Sep 28, 2015
Virtual reality is the thing right now, and I’d be lying if I said that I do not find it highly intriguing. With Google leading the mobile charge, one can easily see it ramp up, and Google Play is beginning to see more and more creative app entries.
In terms of hardware, there are options; the cardboard ones are definitely cool, but there are also newer pieces with sturdier materials, like the Immerse Virtual Reality Headset.
At the risk of showing one’s age, it just might remind one of those retro View-Master sets — those cool toys of yesteryear that used clickable reels to piece together a visual story. Like those, this unit is stereoscopic in nature, but is decidedly a bit more contemporary with regards to the way it incorporates technology.
The review unit itself comes in its retail packaging; one gets the headset and documentation. The unit is mostly black and consisting of a hard plastic finish. As noted earlier, picturing a View-Master gets one a rough idea of how it looks, and the strap towards the rear helps hold it in place on one’s head.
Towards the front, there are clips, which, when manipulated, allow the user to open the unit and reveal a hollow cavity with a simple adjustable mechanism that holds the inserted device in place; this allows one to slot in an appropriately sized smartphone that essentially powers the setup.
Before setting up, one has to find a VR app; Google Play has several in addition to the few that were suggested on the retail packaging.
When it’s all ready to go, with app installed and running and the whole thing put on, it’s time to go.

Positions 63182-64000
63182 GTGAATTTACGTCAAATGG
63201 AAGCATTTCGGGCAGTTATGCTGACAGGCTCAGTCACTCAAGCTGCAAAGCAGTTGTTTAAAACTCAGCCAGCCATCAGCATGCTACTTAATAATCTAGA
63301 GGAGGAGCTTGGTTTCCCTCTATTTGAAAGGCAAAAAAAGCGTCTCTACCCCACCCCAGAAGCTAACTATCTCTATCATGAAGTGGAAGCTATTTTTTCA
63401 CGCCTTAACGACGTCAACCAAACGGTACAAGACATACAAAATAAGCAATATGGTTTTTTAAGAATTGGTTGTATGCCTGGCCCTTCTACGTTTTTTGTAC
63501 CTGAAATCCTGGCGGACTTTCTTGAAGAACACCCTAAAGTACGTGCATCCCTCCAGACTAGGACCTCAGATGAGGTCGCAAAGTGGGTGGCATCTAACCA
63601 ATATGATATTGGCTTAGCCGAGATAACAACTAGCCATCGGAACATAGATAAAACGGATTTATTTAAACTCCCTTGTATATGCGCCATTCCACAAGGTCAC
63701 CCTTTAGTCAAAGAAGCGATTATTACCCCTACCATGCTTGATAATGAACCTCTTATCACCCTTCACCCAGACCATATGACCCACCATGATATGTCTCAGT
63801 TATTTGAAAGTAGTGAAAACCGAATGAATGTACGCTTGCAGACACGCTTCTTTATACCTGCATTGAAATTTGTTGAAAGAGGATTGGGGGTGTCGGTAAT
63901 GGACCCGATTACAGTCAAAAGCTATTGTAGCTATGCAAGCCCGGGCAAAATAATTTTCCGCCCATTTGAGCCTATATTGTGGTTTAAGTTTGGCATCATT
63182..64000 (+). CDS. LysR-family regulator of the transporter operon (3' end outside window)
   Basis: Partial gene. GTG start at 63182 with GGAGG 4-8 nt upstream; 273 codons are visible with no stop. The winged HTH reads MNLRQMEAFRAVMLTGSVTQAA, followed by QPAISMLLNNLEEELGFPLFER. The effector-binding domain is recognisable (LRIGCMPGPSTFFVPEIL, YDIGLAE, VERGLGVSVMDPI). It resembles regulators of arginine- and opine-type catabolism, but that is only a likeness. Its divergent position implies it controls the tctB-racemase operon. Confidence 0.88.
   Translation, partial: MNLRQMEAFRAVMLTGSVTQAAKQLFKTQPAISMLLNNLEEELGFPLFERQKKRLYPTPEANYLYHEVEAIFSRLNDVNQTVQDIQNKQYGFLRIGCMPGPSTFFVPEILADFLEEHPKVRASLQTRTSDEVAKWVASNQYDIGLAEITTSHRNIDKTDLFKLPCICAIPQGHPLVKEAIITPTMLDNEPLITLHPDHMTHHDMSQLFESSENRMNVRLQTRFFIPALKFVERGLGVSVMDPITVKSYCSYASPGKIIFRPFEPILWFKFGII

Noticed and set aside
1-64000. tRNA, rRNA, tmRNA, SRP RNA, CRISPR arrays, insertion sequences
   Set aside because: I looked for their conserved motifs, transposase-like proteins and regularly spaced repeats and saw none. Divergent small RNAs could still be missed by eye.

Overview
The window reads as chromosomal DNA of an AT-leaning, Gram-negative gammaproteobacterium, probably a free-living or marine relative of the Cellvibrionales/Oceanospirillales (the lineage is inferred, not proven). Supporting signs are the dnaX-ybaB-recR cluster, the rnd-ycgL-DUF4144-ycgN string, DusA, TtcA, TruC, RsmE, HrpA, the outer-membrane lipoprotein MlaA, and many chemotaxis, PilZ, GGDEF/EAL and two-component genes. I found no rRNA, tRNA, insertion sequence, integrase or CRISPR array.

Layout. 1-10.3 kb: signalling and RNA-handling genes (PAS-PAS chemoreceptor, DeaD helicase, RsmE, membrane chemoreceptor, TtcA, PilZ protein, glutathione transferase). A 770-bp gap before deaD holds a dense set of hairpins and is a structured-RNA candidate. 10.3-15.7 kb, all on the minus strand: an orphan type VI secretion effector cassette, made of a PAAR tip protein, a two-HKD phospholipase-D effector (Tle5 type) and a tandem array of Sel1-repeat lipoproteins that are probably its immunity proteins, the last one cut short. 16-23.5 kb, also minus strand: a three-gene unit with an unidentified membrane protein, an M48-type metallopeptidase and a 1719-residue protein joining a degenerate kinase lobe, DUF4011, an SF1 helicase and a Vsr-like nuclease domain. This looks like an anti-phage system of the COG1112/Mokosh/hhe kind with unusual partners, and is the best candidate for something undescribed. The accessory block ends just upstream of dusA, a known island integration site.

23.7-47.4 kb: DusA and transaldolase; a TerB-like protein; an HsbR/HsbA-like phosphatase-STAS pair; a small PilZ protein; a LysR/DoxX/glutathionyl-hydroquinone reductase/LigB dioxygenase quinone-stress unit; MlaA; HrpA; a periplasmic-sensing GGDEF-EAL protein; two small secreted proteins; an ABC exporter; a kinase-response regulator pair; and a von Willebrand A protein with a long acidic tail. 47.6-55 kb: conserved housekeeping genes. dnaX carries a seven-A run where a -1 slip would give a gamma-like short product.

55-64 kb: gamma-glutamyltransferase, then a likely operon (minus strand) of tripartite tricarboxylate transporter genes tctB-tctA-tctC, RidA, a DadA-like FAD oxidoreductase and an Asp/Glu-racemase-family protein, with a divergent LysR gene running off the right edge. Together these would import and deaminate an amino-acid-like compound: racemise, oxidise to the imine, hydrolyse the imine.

Both lenses line up perfectly, and the unit works with surprising effectiveness. Depending on the app selected, it can be a the, uh, immersive experience; it does bring the virtual world to life. At first, it can even be a bit disconcerting — in an interesting way — till the user gets used to it. For such reasons, it’s almost as much fun watching someone else use the unit. Word of caution: make sure to refrain from “walking” into or with the experience!
It’s a fun diversion, but in truth, it’s only as good as the VR software available. The pickings are still relatively sim with regards to “real” games. Without a controller, it is a bit difficult to manipulate the games without constantly opening the unit to get the device out. Also, phablets are iffy, with the 5.7″ screen size ceiling; one also has to watch the device one uses, because if, say, the power button is on the one side, it could press against the internal holding piece and cause problems.
Still, for a relatively cheap solution, the Immerse is pretty enjoyable to use. It does open up a whole new sector to a new type of fan, and is great in groups or when one is solitary.